Trust, Compassion & Peace of Mind. Just what the doctor ordered.
Frequently Asked Questions
Q: Why do I need a physical examination to refill my pet's medication?
Even if your pet is taking a medication for life, your veterinarian must do a physical exam at least once a year to be sure there are no changes in your pet's condition. In some cases, a blood test may be needed to be sure your pet still requires the same dose of medication. Medication doses must be accurate to maintain your pet's health.
Observed clinical signs can be very similar, but have a very different cause, and require very different treatment. One example of this might be that your pet seems to have an itchy skin condition every year, and receives medication for it. However, if this time your pet has a medication, the symptoms might appear the same, but the same medication could actually spread the infection and make it worse. Another example might be that your pet is squinting and seems to have an eye infection, however, if your pet has scratched his eye, the medication would be different. You should never use eye creams or ointments without a visit to the veterinarian or you could damage your pet's eye.
Q: At what age can I have my pet spayed or neutered?
Spaying or neutering can be done at approximately 6-8 months of age. Your pet is given an exam prior to surgery to help determine whether your pet is healthy enough to undergo the surgical procedure. Current vaccinations are required at the time of surgery. Also a pre-anesthetic blood screen is required for any pets prior to undergoing anesthesia and surgery.
Q: What is the pre-anesthetic blood screening?
This is a blood test that is performed prior to surgery. It tests the organ functions, blood counts and clotting function of your pet. The pre-anesthetic blood screening is done to assure safety during surgery and the ability to heal following surgery.
Q: Do you accept walk-ins?
Having a scheduled appointment will reduce your wait time and your pet's stress. In the event your pet has a medical emergency and you arrive without an appointment, we will assess your pet's condition and triage them accordingly. Critical emergency cases will receive top priority followed by patients with previously scheduled appointments. Emergency visits are charged an additional fee. It is strongly recommended to make an appointment to ensure that your pet will be seen by our staff.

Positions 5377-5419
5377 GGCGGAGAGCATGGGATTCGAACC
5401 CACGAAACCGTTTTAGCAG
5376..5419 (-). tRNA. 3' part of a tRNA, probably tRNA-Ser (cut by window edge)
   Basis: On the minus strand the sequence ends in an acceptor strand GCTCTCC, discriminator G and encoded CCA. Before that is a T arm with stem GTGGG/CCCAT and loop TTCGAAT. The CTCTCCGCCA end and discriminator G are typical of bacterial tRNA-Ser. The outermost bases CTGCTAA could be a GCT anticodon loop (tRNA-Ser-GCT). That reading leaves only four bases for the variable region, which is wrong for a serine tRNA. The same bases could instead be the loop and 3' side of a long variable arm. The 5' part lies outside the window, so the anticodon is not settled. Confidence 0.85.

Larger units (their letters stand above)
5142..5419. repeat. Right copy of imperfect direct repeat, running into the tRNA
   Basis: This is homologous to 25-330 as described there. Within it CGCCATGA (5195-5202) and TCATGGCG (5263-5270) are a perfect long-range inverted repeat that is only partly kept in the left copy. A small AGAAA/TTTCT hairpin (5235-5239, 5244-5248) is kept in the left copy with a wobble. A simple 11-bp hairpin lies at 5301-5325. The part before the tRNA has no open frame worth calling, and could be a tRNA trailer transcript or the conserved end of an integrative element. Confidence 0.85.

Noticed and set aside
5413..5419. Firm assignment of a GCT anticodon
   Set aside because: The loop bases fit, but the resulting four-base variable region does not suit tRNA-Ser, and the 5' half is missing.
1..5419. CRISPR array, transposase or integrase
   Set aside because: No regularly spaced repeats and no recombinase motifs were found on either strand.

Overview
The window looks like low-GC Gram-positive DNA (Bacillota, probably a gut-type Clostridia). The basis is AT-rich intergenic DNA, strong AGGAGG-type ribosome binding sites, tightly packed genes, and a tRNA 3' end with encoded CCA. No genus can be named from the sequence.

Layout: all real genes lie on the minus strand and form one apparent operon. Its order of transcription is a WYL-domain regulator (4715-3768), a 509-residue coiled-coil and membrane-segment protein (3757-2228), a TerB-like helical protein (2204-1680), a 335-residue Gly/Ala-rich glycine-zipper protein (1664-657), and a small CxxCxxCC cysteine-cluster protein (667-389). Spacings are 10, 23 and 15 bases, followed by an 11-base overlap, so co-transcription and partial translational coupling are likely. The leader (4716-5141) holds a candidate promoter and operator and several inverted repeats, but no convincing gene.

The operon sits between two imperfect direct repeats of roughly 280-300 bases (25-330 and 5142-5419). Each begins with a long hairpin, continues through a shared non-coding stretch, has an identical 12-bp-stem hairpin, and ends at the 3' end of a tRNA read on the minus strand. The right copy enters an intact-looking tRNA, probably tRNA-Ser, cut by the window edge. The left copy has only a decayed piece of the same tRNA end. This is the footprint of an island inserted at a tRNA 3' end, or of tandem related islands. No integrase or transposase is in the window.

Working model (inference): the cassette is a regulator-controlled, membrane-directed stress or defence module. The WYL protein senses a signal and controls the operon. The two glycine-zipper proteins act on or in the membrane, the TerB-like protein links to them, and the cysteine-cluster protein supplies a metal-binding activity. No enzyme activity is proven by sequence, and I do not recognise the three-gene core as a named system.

Q: Why does my pet need to repeat blood work testing for certain medications?
Your pet's successful therapy depends on monitoring. This ensures that the medications are working as intended and that any possible side effects are being noted. You are your pet's health care advocate. Closely following your veterinarian's dosing instructions, immediately reporting any changes in your pet's attitude or appearance and adhering to the recommended lab testing schedule will ensure your pet is receiving the maximum benefit from therapeutic drug treatment.
Q: Why does my pet need to be on heartworm medication all year round?
Heartworm disease is transmitted by infected mosquitos. Your pet should be on heartworm prevention all year round because we cannot say with 100% certainty when the first mosquito is going to come out and when the last mosquito will die. Heartworm disease has been reported in all 50 states, no matter the climate. The heartworm cycle takes up to 6 months for adults to develop and for us to notice clinical disease in our pets. So it is important to give prevention all year round. In addition, most heartworm prevention (Sentinel, Heartgard) also help protect your pets against intestinal parasites such as roundworms, hookworms, and whipworms.